By Danuta Bukatko, Joseph H. Maguire '58 Professor in Education
After over twenty hours of flying, we finally felt our plane touching down on the tarmac at the airport in Denpasar, Indonesia. Despite our long hours of traveling, Amy Wolfson, Susan Rodgers, and I were decidedly excited about this trip. We were on our way to the Central Javanese city of Yogyakarta to participate in a week-long workshop at Indonesia’s sole Jesuit University—Sanata Dharma University (USD).
Amy and I were there to establish a connection with the members of the Psychology Faculty, a project that seemed to offer intriguing possibilities for collaboration between our two departments. As an anthropologist with specialty in Indonesia, Susan was our trustworthy guide, translator, and cultural laison. Much planning had gone into this trip—language, history, and culture lessons with Susan during the several months prior, emails back and forth to Sanata Dharma about the details of our week’s plans, and the creation of our PowerPoint presentations on how we “do” Psychology teaching and research at Holy Cross. We were finally there!
Our central objective was to get to the USD campus quickly, but we first made a brief stopover in Bali. Most people who think of Bali, I suspect, conjure up images of thatch-roofed accommodations with infinity-edge pools by the side of the ocean. But we were staying and touring well outside of the Conde Nast A-list of five-star resorts, and any preconceived notions I had about what Bali is like were quickly dispelled. Tourism was down after the bombings of 2002, and there was much evidence that the economy was feeling the impact, from empty restaurants to shopkeepers who were eager to see an American visitor enter their store. The streets were alive with roaring motorbikes, the preferred mode of transportation in an area where owning a car was beyond most families’ reach.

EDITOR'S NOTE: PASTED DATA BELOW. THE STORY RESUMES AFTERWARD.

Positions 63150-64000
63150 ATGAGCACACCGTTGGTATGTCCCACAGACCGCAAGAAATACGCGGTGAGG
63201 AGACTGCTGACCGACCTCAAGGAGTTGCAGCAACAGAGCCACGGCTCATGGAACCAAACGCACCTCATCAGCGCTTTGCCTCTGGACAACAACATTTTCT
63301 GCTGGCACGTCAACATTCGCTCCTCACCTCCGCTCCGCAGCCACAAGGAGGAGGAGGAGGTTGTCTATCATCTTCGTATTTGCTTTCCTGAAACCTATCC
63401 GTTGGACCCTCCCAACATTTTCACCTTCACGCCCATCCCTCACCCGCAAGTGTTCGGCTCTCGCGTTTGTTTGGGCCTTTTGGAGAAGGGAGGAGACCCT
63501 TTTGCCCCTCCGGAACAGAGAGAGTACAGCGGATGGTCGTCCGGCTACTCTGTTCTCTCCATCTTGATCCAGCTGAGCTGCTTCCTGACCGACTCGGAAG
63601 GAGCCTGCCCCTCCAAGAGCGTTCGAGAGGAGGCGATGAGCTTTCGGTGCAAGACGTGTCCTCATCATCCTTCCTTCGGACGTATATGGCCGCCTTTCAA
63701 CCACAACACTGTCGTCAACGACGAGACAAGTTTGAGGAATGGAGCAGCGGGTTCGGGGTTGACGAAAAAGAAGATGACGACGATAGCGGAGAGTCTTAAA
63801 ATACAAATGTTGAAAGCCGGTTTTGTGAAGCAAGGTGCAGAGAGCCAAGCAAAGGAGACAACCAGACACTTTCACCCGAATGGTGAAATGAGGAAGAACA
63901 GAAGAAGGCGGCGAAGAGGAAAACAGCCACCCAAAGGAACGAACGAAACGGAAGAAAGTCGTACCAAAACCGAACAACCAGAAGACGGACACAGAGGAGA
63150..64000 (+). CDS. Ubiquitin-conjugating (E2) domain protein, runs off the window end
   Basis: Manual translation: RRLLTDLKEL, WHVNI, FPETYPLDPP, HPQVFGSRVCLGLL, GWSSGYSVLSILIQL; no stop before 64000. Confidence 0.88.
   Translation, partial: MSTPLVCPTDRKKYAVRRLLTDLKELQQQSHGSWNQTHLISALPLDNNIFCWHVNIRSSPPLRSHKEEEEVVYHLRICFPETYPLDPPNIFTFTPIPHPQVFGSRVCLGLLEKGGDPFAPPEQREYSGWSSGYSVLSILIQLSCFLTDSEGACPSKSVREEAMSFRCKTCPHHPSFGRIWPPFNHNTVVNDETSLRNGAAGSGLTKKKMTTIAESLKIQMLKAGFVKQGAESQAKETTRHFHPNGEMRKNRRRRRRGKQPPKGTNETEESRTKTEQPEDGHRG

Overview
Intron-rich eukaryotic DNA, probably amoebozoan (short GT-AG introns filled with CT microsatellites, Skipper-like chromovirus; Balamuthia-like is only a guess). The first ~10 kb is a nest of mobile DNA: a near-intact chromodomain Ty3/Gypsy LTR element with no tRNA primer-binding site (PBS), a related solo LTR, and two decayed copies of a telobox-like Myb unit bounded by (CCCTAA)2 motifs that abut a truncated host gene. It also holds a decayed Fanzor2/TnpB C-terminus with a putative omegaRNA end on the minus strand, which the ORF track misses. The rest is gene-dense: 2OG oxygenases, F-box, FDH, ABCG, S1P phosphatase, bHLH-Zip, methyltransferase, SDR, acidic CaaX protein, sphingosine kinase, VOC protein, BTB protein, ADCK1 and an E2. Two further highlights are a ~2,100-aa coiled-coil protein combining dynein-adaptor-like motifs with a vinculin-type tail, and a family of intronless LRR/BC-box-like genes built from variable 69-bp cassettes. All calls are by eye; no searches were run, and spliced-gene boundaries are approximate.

At the same time, I remembered hearing Shirish Korde say at last spring’s Balinese gamelon and dance performance that Bali was the most spiritual place on earth, and I quickly came to see what he meant. We seemed to encounter temples and religious ceremonies at every turn. The people we met seemed intimately connected with their ancestors; offerings to their spirits were found on stone walls, curbsides, and entryways to homes and shops. Land was very important and valued, especially each family’s rice field which supplied the staple ingredient for almost every meal. And the music and art—batik, silverwork, paintings—reflected people’s intimate connection with a creative self.
Our next stop was Yogyakarta, cultural capital of Indonesia and home to many excellent universities. Our hosts at Sanata Dharma were so gracious, shuttling us each day from our hotel to the new campus where the large School of Psychology was housed, making sure we were well fed and comfortable, organizing the day’s workshop activities, and, at the end of some days, taking us on various tours of the region.